Nature | Editorial

Women need to be seen and heard at conferences

A neuroscience initiative is boosting the number of female invited speakers at meetings. Other disciplines should do the same.

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Relatively few women make it to top academic positions in science — and there begins the vicious circle of invisibility. Women aren’t available as mentors for aspiring young scientists. They aren’t there when journalists call for someone to provide a quick scientific opinion. And they are apparently not thought of when conference organizers put together lists of speakers to invite to meetings, says a group of frustrated neuroscientists trying to do something practical about the problem.

Fed up with attending meetings where most invited speakers are men, even when there are plenty of competent women to choose from, the group has created BiasWatchNeuro to bring a more systematic approach to monitoring and challenging the gender balance of academic conferences. Have a look at it: it’s an eye-opener.

As successful neuroscientists themselves, the women (and a few men) behind the name-and-shame initiative know about bias-free sampling. They would like to see gender parity on speaker lists, to counter some of the many biases that hold women back. But they lobby most insistently for the minimum decency: that the percentage of women invited to speak at a particular meeting is at least equal to the base rate of women in its field.

They have worked out the base rate for neuroscience as a whole — 24% — from looking at the proportion of women in the faculties of top US universities. They use other information sources to work out the base rate for each subdiscipline — sometimes by looking at attendance lists of important meetings, more often by turning to the US National Institutes of Health (NIH) list of investigator-initiated grants, which can be searched with keywords, and simply counting up the number of female and male grant-winners. Particular sub­disciplines may have other ways of working out the base rate.

Since starting in August last year, they have analysed more than 90 conferences. Two meetings last month show what makes the group angry. One was on memory mechanisms in health and disease, a subject that the NIH grant-winner list suggests has a base rate of 42% women. It mustered only 2 female invited speakers in a line-up of 17 — just 12%. The other was on tools and protocols for handling big neuroscience data, a subject in computational neuroscience, which has a low base rate of just 17–20%. The organizers managed to find no women at all to include among the 14 invited speakers.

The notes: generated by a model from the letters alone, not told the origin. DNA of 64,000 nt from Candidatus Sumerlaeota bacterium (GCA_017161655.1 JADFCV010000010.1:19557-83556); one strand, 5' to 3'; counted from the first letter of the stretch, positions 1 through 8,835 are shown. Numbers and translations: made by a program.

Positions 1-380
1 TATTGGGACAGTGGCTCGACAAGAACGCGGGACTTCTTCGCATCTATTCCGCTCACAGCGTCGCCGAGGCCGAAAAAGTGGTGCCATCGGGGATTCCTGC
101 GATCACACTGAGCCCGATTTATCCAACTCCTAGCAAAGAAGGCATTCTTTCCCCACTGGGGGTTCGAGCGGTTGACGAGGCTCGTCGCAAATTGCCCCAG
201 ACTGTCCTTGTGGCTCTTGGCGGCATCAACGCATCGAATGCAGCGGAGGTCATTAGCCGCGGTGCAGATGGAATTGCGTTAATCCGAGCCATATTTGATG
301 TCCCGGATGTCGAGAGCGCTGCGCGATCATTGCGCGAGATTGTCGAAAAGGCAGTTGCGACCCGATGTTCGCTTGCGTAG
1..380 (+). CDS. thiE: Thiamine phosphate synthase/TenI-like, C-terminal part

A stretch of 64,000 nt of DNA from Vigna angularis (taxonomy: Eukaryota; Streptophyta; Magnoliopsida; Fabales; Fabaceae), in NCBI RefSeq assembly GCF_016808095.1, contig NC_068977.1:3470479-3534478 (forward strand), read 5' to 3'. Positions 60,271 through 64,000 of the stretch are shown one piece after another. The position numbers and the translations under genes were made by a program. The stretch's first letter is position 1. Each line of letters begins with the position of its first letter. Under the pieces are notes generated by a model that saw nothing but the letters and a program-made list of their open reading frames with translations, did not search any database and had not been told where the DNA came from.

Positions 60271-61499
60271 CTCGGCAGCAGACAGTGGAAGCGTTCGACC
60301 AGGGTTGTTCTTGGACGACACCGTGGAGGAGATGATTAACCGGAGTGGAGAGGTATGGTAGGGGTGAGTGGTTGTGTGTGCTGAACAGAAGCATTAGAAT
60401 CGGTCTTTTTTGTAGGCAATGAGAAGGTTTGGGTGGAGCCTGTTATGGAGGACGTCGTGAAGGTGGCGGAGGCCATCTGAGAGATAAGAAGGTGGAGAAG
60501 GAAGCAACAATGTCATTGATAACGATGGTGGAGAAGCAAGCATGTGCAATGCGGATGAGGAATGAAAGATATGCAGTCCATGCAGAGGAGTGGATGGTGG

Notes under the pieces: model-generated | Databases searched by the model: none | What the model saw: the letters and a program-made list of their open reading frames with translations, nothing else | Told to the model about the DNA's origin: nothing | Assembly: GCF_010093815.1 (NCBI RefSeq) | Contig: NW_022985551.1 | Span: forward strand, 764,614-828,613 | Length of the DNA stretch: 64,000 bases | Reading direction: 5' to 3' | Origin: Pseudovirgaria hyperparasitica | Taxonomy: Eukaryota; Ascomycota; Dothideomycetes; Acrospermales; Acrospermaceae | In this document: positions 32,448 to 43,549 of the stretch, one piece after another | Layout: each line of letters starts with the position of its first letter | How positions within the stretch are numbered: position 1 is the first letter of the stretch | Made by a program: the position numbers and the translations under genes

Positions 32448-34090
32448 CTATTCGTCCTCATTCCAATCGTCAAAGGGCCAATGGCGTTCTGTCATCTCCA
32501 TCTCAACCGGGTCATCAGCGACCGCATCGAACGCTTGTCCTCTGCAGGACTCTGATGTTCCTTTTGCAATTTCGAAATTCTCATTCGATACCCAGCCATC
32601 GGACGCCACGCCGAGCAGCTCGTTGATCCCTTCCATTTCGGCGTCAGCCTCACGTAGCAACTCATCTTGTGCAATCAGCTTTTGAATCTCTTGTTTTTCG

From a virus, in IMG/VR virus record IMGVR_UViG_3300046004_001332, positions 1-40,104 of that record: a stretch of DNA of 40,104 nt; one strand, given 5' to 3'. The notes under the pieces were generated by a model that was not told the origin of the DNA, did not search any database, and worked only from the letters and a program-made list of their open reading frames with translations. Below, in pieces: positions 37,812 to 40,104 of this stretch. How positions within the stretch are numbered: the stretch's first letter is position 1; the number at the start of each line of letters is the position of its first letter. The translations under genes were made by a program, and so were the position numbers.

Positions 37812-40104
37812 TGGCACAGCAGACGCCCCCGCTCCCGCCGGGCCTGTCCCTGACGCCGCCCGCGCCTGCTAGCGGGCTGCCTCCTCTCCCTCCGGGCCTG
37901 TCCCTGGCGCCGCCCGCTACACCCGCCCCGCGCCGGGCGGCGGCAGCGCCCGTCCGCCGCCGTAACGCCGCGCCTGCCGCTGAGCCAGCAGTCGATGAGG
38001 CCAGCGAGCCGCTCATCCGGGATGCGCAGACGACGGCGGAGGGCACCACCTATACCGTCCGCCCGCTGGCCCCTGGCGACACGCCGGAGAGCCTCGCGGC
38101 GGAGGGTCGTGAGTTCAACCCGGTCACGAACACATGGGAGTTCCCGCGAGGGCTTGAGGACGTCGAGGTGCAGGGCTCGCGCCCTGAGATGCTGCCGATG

Why does this happen? It is almost certainly not down to a conscious desire to exclude women. But we all unthinkingly develop biases that are shaped by the society we operate in. In our scientific society, women tend to be invisible. It’s that vicious circle. Can initiatives like BiasWatchNeuro help to end it? Simply bringing the issue into open discussion in such clearly scientific terms helps a lot. The prestigious US Computational and Systems Neuroscience meeting Cosyne used to be male-dominated but, thanks to vocal complaints in the past few years, its gender ratio of invited speakers is now routinely above the field’s base rate. It is one of the shining examples on BiasWatchNeuro. Its equivalent in Europe, the Bernstein Conferences, has been exposed: last year, it mustered only one female invited speaker. Whether because it felt shamed, or because BiasWatchNeuro has given women confidence to insist, it has 42% female speakers this year — well over the field’s base rate.